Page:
The Complexity of the Game: Making Sense of the World Series

October 28, 2022

Something happens to me in October. All that hipster rejection of professional sports as “redneck hyper masculine bullshit” flies out the window like a ball smacked out of the park by Aaron Judge. I become a baseball lunatic. Post-season brackets become my obsession and holding my breath for every pitch becomes my cardiac workout. Who am I?

The World Series starts today and, of course, I’m rooting for the Philadelphia Phillies. Yes, they beat my hometown Atlanta Braves, but I’m a National League loyalist. (Designated hitters are a weeny cop-out!). Plus the Phillies have a lot of weird looking players, like Brandon Marsh, who looks like Sasquatch hovering over home plate. Besides, we all understand why the Houston Astros suck (even if I want to pinch Jeremy Peña’s cheeks). So yeah, the only thing that matters in October is baseball, and I hope the Phillies lose a few games so we get the full seven-game series all the way to November 4th. I want to squeeze every minute of baseball joy out of the coming week.

All this began for me when my dad started taking me Braves games at Atlanta-Fulton County Stadium in 1973. It was the reign of Hammerin’ Hank Aaron and I would wear my glove hoping to catch Homerun 714. I remember the racists screaming that a black man should not be allowed to top Babe Ruth’s record (Apparently, Aaron routinely got death threats), but Hank was my guy, my gateway into America’s pastime. I’ve loved tracking batting averages and ERA’s ever since.

So what’s the problem?

Baseball Boys

The most obvious issue is that Major League Baseball is a male only sport. Unlike U.S. soccer, where the women’s teams often outdraw the men’s team (at least in Portland), there is no female equivalent in MLB. And women’s Olympic softball doesn’t count. It’s a celebration of nut scratching maleness. There’s now an obligatory female interviewer on the field asking the male players and male coaches what the hell happened in the 6th inning, but other than her and the lucky lady on the Kiss Cam, that’s about it for women in baseball. But, as Andi reminded me, at least they don’t have cheerleaders.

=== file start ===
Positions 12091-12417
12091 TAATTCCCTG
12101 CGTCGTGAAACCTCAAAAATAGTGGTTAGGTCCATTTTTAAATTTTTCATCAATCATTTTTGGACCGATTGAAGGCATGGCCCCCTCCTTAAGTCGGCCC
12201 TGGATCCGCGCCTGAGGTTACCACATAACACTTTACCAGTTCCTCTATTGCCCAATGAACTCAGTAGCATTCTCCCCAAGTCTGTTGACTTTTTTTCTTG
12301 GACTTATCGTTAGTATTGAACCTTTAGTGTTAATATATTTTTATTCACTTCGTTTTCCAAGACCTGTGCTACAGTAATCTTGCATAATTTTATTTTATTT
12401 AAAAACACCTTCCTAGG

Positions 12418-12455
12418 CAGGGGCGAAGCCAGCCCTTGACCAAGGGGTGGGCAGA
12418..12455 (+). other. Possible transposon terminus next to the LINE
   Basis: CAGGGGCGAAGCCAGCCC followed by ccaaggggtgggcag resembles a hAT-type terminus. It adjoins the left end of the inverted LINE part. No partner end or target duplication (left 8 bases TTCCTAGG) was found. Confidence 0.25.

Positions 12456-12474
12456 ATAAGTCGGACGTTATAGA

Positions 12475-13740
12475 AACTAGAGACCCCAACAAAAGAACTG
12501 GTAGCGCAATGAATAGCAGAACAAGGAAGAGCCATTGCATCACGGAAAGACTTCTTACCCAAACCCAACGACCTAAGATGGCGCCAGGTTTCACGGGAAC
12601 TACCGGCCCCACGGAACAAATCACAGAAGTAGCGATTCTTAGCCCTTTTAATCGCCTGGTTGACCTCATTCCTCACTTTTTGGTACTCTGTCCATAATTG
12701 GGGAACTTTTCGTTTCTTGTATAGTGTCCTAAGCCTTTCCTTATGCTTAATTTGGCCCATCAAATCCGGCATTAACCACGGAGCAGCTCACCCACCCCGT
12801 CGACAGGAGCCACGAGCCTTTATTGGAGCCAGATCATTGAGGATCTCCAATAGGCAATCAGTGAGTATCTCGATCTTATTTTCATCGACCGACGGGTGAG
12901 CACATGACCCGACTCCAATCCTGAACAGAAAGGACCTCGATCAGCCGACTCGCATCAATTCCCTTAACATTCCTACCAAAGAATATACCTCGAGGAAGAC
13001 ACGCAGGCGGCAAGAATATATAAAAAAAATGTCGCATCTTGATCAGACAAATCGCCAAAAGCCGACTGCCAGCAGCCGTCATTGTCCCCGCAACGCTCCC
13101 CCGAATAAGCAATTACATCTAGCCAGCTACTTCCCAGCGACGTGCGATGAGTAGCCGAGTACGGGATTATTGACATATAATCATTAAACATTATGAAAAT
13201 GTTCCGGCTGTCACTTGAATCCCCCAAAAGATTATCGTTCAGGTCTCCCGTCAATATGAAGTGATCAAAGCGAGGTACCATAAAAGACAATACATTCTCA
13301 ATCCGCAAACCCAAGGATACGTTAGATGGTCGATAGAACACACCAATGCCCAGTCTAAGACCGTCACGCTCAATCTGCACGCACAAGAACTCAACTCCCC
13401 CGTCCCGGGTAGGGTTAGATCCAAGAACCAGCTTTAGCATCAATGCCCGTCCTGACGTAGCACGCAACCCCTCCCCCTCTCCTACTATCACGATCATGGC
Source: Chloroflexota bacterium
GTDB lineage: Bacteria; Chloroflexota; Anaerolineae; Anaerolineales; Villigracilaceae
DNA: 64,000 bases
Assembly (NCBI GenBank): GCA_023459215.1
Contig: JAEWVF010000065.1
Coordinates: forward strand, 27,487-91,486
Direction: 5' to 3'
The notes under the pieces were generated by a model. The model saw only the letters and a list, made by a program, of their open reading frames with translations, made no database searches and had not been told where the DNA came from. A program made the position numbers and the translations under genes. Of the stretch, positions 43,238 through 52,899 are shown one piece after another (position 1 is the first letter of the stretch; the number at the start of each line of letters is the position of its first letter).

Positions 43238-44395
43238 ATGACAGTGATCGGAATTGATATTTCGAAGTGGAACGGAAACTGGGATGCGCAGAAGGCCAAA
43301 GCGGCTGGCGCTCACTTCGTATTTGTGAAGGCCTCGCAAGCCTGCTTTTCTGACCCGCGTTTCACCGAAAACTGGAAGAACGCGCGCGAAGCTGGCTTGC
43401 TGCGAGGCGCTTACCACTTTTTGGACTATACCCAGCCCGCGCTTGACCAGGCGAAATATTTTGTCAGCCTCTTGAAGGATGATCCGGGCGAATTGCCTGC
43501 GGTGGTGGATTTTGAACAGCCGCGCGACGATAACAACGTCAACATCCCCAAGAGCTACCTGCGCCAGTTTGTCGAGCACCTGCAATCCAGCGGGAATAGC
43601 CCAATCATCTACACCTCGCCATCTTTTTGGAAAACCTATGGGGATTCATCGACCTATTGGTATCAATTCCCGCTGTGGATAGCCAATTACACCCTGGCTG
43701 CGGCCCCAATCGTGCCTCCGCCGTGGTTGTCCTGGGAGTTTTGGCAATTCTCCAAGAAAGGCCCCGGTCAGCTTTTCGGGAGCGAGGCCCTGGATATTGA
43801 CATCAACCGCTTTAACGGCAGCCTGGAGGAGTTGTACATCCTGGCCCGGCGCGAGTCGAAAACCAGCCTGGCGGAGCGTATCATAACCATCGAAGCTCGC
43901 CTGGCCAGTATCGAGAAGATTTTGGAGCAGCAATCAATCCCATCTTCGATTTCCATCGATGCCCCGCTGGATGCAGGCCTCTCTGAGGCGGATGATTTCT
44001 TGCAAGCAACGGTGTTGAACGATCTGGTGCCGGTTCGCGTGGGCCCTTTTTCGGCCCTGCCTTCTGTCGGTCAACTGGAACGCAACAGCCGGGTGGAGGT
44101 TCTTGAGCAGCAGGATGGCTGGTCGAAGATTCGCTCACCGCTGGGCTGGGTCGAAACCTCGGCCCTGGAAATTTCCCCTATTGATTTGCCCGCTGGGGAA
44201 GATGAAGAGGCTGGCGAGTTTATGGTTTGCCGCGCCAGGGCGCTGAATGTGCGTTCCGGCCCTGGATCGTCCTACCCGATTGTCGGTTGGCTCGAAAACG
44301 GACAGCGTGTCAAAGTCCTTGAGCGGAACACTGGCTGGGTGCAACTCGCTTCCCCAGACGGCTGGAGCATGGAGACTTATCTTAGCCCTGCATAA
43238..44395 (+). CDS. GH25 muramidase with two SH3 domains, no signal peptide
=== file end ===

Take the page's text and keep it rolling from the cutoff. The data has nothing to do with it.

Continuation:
I want my daughter to love baseball the way I did when I was a kid, but she doesn’t see anyone that looks like her on the field. Why should she care?

White Bread Sox

The complexion of MLB has changed dramatically over the years. When I was a kid, players of color were relegated to the outfield and the high profile infielders were lilly-white. Now it’s all We are the World (if the Dominican Republic was the biggest country on Earth). Black, brown and Asian players dominate. (Can I get a hell yeah for Cleveland Guardian Steven Kwan?) The Astros manager, Dusty Baker, who happens to be black, is a baseball legend. But the owners remain uber white. (And there is not a single African-American player in the Series this year.)

MLB still looks like a plantation system where white owners look to Caribbean islands for the next money maker. Lured with big salaries but short careers, they play their hearts out until their bodies are used up and they are retired to the field of dreams (typically a used car lot). The average career of a MLB player is only 5.6 years, so what’s a 30-year-old over-the-hill Puerto Rican to do? He’s been replaced and forgotten. 

Feeling sorry for seven-figure salaries?

The average salaries of major league players is $4.4 million. It’s hard to see them as victims. But they’re also workers struggling for agency. When MLB players went on strike in 1994, the whole game shut down for nearly two years. It looked like greedy players were just pissed over a proposed salary cap, but it was really about the economic exploitation of men whose likenesses were generating billions for others. The goal was the better share of the revenue, but players are still eaten up and spit out at will by the league machinery.

So being a modern baseball fan is a constant internal dialogue. I have to see that a lot of fandom each October is a performance of a fairly pedestrian form of masculinity. “Did you know Justin Verlander is the first pitcher to pitch in the World Series in three different decades?” he says as he thumps his chest. My father would be proud of me dropping everything to scream at the TV at every possible moment in the post season. But I’m also aware of the many contradictions this massive baseball machine represents. It’s both deeply problematic and infinitely beautiful.

Fortunately, there are increasing numbers of women who are baseball mad just like me (including Andi, whose head almost exploded when Houston shut out the Seattle Mariners). The sport is full of pathos, including watching players age out of the game before our eyes. There’s David and Goliath stories, like the (wildcard) Phillies against the Houston Yankees (i.e., the Astros). There’s the collective held breath as a well hit ball approaches the top of the back wall. The emotionality of baseball could be seen as essentially feminine as relationships work together to create a moment, not to destroy one. There is crying in baseball.

The ever-quotable Yogi Berra once said, “Love is the most important thing in the world, but baseball is pretty good, too.” The poets can argue about the metaphorical value of “America’s past time,” and the rest of us can settle in for the story wrapped up in each pitch and the thrill of the crack of a bat. I don’t have time to feel guilty, I have to review the stats for tonight’s roster.

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